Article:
U.S. Rents Hit Record High, Coinciding with Skyrocketing Mass Immigration

A "For Rent" sign outside an apartment building in the East Village neighborhood
Gabby Jones/Bloomberg

Rents across the United States have hit a record high, with the median rent for a one-bedroom apartment now reaching nearly $1,500 a month, according to the Zumper National Rent Index.

The sky-high rents are up almost 12 percent compared to the same time last year, the analysis finds. The jump in rents now beats out last year’s record rents.

Cities inundated with mass immigration — New York City, New York; San Francisco, California; Miami, Florida; Los Angeles, California; and Washington, D.C. — have the highest rents as thousands of new arrivals every month push up the cost of housing immensely, a boon for real estate investors and a kick in the gut for renters and first-time homeowners.

The median rent for a one-bedroom apartment in New York City, for instance, has jumped almost 40 percent since the same time last year, and rent for two-bedroom apartments has increased more than 46 percent.

In Manhattan, the median rent has hit $4,212. Meanwhile, on the west coast, rents have similarly skyrocketed. The median rent in San Francisco has hit more than $3,000 a month, while median rents in San Jose, San Diego, Los Angeles, Oakland, and Santa Ana range from $2,160 to $2,780.

In Miami, where nearly 6 in 10 residents are foreign nationals, pulling more immigrants to the area every year, median rents have jumped to about $2,500 a month. In Washington, DC, where the state of Texas is busing thousands of border crossers, median rents are now at $2,370.

At the same time, rents in cities across Ohio, Kansas, Texas, Louisiana, Kentucky, Oklahoma, upstate New York, and Iowa have dropped.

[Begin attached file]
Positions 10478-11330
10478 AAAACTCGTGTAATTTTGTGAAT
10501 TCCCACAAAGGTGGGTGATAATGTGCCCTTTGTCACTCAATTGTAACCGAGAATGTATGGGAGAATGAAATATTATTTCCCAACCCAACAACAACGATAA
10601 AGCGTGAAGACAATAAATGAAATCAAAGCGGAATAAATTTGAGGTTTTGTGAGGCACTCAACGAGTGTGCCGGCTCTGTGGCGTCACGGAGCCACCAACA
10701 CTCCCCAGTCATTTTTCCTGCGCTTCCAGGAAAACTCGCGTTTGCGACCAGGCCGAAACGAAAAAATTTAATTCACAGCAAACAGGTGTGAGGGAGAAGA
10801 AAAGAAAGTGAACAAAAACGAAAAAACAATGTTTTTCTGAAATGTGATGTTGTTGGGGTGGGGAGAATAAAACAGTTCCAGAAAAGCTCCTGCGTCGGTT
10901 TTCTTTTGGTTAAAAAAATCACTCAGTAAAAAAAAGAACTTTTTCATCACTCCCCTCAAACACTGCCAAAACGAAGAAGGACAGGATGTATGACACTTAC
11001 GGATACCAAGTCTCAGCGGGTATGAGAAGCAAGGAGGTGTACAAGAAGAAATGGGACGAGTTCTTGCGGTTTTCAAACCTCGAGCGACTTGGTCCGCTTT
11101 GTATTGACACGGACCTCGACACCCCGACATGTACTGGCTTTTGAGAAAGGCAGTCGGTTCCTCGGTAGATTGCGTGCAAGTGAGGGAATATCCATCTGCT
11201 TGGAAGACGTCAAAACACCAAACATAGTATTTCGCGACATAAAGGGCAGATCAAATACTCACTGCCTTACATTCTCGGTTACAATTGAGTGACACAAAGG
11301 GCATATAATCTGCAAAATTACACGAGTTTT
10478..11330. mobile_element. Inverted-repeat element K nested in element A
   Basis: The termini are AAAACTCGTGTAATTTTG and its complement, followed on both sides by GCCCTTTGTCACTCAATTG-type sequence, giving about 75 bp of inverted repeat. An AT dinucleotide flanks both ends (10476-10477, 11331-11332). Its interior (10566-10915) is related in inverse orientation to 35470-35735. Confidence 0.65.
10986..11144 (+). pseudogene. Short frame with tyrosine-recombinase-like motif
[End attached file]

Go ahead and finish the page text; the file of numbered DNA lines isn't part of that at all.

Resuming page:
Real estate investors are some of the biggest beneficiaries of mass immigration to the United States. Immigration-driven population growth, set to bring the United States population to more than 400 million by 2060, is likely to send housing prices even higher.

A 2017 study published in the Journal of Housing Economics found that “increases in immigration into a metropolitan statistical area are linked with rising rents and home prices in that metropolitan statistical area and neighboring metropolitan statistical areas.”

As legal immigration brings over a million legal immigrants to the United States annually, as well as more than a million more on temporary work visas, the Biden administration has implemented an expansive Catch and Release network where thousands of border crossers and illegal aliens are sent all over the nation every month to await court hearings.

In the meantime, those new arrivals need housing.

While it is unclear exactly where border crossers and illegal aliens are resettling, the administration’s Alternative to Detention (ATD) program gives insight into the level of mass immigration to each city coinciding with record-high housing costs.

In Boston, Massachusetts, for instance, where the median rent has hit $2,730, the number of border crossers and illegal aliens released to the area on ATD has boomed. In December 2020, just 1,500 ATD migrants were being monitored in Boston. Today, more than 8,300 ATD migrants are in the city.

The same has occurred in New York City. In 2020, fewer than 3,700 ATD migrants were being monitored. Today, more than 10,500 ATD migrants are being monitored there. More than 16,500 ATD migrants are in San Francisco today; in 2020, about 10,600 were being monitored.

John Binder is a reporter for Breitbart News. Email him at jbinder@breitbart.com. Follow him on Twitter here


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